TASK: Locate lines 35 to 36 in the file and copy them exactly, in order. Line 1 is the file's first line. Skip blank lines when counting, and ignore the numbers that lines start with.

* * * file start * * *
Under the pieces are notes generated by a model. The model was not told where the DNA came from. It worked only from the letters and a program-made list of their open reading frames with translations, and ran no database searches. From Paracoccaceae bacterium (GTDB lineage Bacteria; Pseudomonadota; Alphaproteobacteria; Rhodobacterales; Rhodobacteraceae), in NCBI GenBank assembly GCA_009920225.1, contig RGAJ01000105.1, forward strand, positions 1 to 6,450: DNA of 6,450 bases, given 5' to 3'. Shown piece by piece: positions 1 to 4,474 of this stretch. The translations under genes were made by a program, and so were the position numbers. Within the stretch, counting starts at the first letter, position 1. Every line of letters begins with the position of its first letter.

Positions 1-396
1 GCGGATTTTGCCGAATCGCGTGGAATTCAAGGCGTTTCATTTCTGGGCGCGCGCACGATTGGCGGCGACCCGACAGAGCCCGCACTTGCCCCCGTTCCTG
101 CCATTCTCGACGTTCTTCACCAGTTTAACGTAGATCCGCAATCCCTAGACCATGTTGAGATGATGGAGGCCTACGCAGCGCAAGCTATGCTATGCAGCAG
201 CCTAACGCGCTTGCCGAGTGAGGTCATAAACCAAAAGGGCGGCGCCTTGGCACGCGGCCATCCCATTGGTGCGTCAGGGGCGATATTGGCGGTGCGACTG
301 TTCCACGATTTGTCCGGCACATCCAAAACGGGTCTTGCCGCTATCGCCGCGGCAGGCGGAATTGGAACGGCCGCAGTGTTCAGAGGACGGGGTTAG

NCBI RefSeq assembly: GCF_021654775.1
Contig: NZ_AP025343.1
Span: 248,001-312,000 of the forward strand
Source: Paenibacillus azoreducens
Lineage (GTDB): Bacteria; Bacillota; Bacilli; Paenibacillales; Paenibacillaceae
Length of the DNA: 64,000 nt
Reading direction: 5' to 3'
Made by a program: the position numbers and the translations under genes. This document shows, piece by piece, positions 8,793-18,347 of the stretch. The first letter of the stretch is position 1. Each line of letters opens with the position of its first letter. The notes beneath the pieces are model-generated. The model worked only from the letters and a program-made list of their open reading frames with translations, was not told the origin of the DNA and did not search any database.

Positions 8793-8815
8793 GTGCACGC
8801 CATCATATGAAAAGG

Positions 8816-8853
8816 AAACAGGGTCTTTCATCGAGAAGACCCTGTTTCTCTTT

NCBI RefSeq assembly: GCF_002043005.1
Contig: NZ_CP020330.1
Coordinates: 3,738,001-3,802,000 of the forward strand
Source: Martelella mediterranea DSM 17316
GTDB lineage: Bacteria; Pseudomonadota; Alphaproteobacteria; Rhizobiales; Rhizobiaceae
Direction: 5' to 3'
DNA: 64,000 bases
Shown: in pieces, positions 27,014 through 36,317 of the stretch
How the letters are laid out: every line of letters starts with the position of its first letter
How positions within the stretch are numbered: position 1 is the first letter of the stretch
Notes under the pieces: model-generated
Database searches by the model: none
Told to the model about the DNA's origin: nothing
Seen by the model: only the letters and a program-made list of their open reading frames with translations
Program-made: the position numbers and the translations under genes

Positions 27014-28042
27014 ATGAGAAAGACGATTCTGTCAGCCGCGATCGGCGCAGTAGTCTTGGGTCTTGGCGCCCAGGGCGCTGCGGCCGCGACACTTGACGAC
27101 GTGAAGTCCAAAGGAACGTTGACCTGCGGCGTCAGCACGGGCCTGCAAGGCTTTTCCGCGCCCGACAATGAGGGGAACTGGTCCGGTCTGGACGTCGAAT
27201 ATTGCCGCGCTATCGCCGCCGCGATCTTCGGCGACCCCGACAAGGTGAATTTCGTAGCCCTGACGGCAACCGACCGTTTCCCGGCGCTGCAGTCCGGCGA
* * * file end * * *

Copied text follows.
Positions 27014-28042
27014 ATGAGAAAGACGATTCTGTCAGCCGCGATCGGCGCAGTAGTCTTGGGTCTTGGCGCCCAGGGCGCTGCGGCCGCGACACTTGACGAC